The town grew as a result of it's close association with the River Colne and it's excellent natural harbour. The Oyster fishery was an import industry and there was a large fishing fleet of 'Colchester Smacks'. In the 1930's more sprats were landed in Brightlingsea than in all the rest of the country. Many of the fishing boats were built in the town together with many of the Thames Barges, and the Aldous yard was a major employer. So much so that many of the houses in the lower part of the town were built by Aldous for their labour force.
All Saints Church stands on a hill top on the approach road to Brightlingsea approximately one and a half miles from the town centre. Built circa 1250 comprising of the present Chancel, two thirds of the Nave with two small Chapels. it incorporated part of an earlier building and great deal of Roman brick. In the wall to the west of the south door there is a round headed recess incorporating roman brickwork, this probably dates from the early Norman period. In the late 15th century the Tower, one of the finest in East Anglia, was build to the west of the Church. Once it had settled the Nave was extended by two bays to meet it. The Vestry was build in 1518 and the North Chapel enlarged by the Beriffe family circa 1520. The original Nave roof and Clerestory collapsed in 1814 and in spite of hard work and a national collection it could only be replaced by the present pitched roof. The church contains many items of interest such as the frieze of memorial tiles to men lost at sea. The Lady Chapel and the north and centre aisles contain brasses of the Beriffes. The Baptistery, located under the Tower, contains a fine Tudor font with traces of the original paintwork and the original West Door. Also in this area are two rare dummy board figures of Moses and Aaron. There is a strong link with the Cinque Port Liberty and the new Deputy is chosen annually in the church, see the list of Past Deputies. The Chancel holds an ornate marble memorial to Nicholas Magens an 18th. century Lord of the Manor, Underwriter and Merchant. The Tower is 97ft. high and was built in three stages containing a minstrels gallery, the Deputy's and ringing room holding the ringing frame of the peal of tubular bells, the bell chamber with the original but much altered bell cage which houses the two remaining. bells. The roof which is accessible, provides panoramic views over a vast area. The Church is open in the afternoons from Easter to the end of September from 2.00pm until 5.00 pm. The Friends of All Saints is an established charity dedicated to the maintenance of the Church's fabric, It was formed in 1969 and has raised over £100,000 for that purpose.
Amongst the popular facilities in Brightlingsea is the Community Centre located at the junction of Lower Park Road and Station Road, Built on the site of the town's former railway station, the community centre is used for many functions such as the annual Horticultural Show held in August and the production of the Town's dramatic groups (Seaview Plyers, Panto Group and Operatic Group).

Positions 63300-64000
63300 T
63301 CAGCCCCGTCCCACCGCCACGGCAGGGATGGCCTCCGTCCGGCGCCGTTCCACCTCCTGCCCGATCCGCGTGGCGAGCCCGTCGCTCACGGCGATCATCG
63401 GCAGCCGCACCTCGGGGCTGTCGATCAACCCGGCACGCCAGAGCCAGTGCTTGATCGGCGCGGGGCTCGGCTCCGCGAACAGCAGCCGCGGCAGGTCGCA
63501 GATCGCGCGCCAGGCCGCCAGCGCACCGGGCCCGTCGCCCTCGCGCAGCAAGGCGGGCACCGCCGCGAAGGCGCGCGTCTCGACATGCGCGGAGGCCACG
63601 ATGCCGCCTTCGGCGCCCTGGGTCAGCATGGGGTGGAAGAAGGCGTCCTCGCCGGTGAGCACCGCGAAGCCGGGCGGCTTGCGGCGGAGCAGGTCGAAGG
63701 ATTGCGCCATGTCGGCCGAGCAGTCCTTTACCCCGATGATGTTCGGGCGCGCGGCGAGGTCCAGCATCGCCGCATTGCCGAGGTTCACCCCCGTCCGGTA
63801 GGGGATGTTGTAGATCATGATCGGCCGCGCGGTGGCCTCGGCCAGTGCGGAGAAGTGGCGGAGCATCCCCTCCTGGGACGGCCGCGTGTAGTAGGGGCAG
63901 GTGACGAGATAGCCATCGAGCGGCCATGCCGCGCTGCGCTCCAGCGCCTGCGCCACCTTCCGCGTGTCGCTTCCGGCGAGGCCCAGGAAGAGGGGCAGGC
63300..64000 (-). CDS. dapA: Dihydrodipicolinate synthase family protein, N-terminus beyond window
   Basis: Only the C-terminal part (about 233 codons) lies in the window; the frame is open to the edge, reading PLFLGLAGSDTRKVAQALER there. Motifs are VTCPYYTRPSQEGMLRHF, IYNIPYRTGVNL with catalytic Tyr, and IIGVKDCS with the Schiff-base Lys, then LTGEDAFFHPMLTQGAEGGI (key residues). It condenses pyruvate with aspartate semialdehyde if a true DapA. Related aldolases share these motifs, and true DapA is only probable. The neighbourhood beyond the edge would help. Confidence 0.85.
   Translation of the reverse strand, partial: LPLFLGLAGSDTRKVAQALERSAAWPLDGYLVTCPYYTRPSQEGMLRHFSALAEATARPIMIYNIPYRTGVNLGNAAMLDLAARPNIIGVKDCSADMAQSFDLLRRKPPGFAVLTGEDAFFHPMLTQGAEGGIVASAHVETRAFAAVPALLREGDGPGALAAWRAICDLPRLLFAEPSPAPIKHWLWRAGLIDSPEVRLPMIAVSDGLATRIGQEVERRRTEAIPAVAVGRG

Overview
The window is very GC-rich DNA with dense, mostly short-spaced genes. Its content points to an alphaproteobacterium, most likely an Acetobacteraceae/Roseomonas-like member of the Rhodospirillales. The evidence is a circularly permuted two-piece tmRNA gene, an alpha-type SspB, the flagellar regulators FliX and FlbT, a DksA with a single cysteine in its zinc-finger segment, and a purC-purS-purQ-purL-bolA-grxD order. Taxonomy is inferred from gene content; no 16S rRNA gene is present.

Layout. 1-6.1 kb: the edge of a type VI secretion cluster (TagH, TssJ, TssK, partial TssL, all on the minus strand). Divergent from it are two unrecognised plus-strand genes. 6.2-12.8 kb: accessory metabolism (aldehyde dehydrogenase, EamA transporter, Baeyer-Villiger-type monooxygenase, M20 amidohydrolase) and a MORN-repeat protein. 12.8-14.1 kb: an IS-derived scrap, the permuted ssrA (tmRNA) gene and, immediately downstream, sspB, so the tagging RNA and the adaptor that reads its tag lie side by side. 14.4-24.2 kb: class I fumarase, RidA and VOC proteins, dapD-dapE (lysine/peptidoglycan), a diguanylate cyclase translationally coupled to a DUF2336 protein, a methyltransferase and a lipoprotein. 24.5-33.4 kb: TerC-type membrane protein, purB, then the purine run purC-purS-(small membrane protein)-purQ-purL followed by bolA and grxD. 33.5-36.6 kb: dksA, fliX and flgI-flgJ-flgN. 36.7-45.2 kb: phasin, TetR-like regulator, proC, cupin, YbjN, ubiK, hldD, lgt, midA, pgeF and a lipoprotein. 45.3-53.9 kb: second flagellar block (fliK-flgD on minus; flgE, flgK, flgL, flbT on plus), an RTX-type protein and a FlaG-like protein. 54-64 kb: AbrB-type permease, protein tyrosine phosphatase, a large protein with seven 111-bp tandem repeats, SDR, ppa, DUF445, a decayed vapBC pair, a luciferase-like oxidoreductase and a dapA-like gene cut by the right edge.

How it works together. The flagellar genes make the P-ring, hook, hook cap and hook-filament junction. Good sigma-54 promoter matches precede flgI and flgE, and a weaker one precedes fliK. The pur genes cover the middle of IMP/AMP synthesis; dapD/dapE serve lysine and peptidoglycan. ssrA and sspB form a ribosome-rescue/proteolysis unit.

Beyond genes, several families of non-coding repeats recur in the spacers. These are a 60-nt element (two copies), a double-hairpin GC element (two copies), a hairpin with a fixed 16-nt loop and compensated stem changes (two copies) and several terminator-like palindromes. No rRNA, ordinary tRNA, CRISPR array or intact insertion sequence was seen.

Rooms for small group meetings, childrens parties of up to 40 people and larger rooms for groups of up to 70 people, can be hired. The main hall can also be hired and come complete with a large stage and full lighting. The hall can seat an audience of 250.
The Community Centre has a licensed bar and full details are available from the centre during office hours 9am until 12pm Monday to Thursday. (01206 302055).
Registered Charity 301265.
The community manages to sustain an active town centre and High Street. There is a very strong tradition of community help for the people of the town, and it's schools add continuously to their reputations. A recent development has been the successes in the Anglia and Britain in Bloom Competitions.
There are two other schools in Brightlingsea. All the Brightlingsea Schools are open to both boys and girls and accept students from the surrounding district as well as from the town itself.
Brightlingsea Infants School
Brightlingsea Infant School shares its site with Brightlingsea Junior School. The Infant School building opened in 1967 and consists of seven classrooms in the main building and three re-locatable classrooms situated near the playground area. The new Foundation Stage Play Area enables children to enjoy a continuous learning environment both inside and outside the classroom.
You can find out more about the infant school by visiting their website at http://www.brightlingsea-inf.essex.sch.uk/
Colne Community School
The Colne Community School and Sixth Form College are located in Church Road and plays a major part in the town's activities. The school, as with all others in the town, accepts students from the surrounding district and caters for GCSE and A Level students. The school is very well equipped.
The school has an active extra curricular schedule and has been involved in many national and international projects with great success. A number of students are successful in gaining university places.
The school and college are recognised for their links with the community and the campus contains Brightlingsea Sports Centre which is used by members of the public and students.
Telephone 01206 303511 Fax 01206 302258
You can visit the Colne Community Schools own website at http://www.colne.essex.sch.uk/
Brightlingsea has a wide range of leisure activities from gentle walks to boating and swimming, By virtue of its coastal position, much of Brightlingsea's attraction is to be found on the waterfront that runs alongside Brightlingsea Creek to the mouth of the River Colne.
The prom is a favourite place for holiday makers with its beach and beach huts, It winds its way from the Sailing Club at one end to Batemans Tower at the other.
Further information about the town of Brightlingsea can be found on the towns official website at www.brightlingsea-town.co.uk